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Last year's runner-up worked hard and came back a winner.

Aaron Marr, a 17-year-old Wanganui Collegiate student, takes to the Manfeild track this weekend, his racing season free as winner of the TradeZone/SpeedSport scholarship.

The $50,000 prize includes an all-expenses paid season of racing a Formula First car, off-track tuition and mentoring.

Marr will make his debut in the Winter Series opening round, in preparation for the New Zealand championship later in the year.


"It's a fantastic opportunity to start working with our scholarship winner straight away," said scholarship co-founder Dennis Martin, who tutors each winner for their debut season with his Sabre Motorsport team.

"The timing is perfect. One weekend they're [contestants] racing off for a scholarship prize and the next weekend the winner actually starts his motor-racing career."

Marr, who has a decade of successful kart racing behind him, was runner-up in last year's competition.

"It shows how important this scholarship has become in kickstarting these young drivers' careers," said Martin.

"Aaron went away last year and worked hard to improve himself and has come back a winner."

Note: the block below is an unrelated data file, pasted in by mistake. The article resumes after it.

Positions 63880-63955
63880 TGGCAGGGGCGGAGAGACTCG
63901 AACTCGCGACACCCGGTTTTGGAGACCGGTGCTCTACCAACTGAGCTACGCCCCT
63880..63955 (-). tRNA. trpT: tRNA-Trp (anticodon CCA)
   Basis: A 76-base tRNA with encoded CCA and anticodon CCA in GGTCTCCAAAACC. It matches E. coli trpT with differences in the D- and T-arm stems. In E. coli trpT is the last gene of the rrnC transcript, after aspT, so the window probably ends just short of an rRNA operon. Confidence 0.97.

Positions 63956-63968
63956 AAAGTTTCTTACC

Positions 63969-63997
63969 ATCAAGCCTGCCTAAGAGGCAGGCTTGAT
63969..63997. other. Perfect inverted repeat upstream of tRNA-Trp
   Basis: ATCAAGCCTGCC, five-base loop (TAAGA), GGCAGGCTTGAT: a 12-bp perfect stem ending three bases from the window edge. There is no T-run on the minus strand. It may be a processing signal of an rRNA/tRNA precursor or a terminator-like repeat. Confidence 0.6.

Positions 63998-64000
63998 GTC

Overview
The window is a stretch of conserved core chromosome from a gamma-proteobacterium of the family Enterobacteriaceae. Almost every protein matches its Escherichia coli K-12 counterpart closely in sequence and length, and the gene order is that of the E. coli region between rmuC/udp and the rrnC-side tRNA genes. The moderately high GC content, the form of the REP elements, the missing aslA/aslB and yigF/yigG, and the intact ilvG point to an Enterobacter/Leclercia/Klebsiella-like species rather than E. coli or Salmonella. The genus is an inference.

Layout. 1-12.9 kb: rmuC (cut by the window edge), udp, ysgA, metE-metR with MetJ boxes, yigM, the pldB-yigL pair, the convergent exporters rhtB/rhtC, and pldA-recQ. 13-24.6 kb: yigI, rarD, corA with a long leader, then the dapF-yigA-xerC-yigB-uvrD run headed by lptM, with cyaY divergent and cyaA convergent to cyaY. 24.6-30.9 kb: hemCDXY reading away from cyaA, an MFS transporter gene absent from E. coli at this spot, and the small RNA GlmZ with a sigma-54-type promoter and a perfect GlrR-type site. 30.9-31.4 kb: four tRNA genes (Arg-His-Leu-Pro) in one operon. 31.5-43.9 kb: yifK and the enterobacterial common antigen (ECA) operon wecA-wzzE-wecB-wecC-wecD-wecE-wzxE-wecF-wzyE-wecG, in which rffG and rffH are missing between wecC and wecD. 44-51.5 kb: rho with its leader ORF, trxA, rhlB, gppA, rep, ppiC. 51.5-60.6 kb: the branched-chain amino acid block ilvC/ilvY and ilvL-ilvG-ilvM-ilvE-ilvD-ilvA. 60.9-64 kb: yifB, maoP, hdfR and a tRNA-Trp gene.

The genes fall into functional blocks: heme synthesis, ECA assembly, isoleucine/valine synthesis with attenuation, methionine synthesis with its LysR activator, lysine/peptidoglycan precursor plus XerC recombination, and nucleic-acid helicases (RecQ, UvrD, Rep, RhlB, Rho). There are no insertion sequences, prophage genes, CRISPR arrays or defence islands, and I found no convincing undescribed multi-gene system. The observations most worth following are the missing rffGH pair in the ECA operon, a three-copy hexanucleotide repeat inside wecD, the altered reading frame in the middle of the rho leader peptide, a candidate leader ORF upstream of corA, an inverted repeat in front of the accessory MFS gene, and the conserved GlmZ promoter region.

The 11-year-old scholarship fired the racing careers of V8 Supercars driver Shane van Gisbergen, Lotus Formula One development driver Richie Stanaway, New Zealand Grand Prix winner Nick Cassidy and national V8 Ute champion Andrew Waite.

"Every one of the past winners starts with the same opportunity. It's what they do with it that counts," said co-founder Grant McDonald.

"We know not every one of them will soar to great heights. We build the runway and teach them to fly. Some get to great heights and others don't get far and fall out of the sky.

"But they all start off at the same place in their development. Most often it's the decisions they make after their scholarship year that determines their future outcome. Like everything in life, it's about making good decisions.

Stanaway knows about that. His circuit racing career began in 2007 when he won the scholarship as a 15-year-old college student and competed in his first single-seater.

"Without a doubt, the basic skills I acquired when racing a Formula First car laid the foundation of my success to move on to Formula Ford, to race in Australia and now in Europe," Stanaway said.

Van Gisbergen also won the scholarship on his second attempt.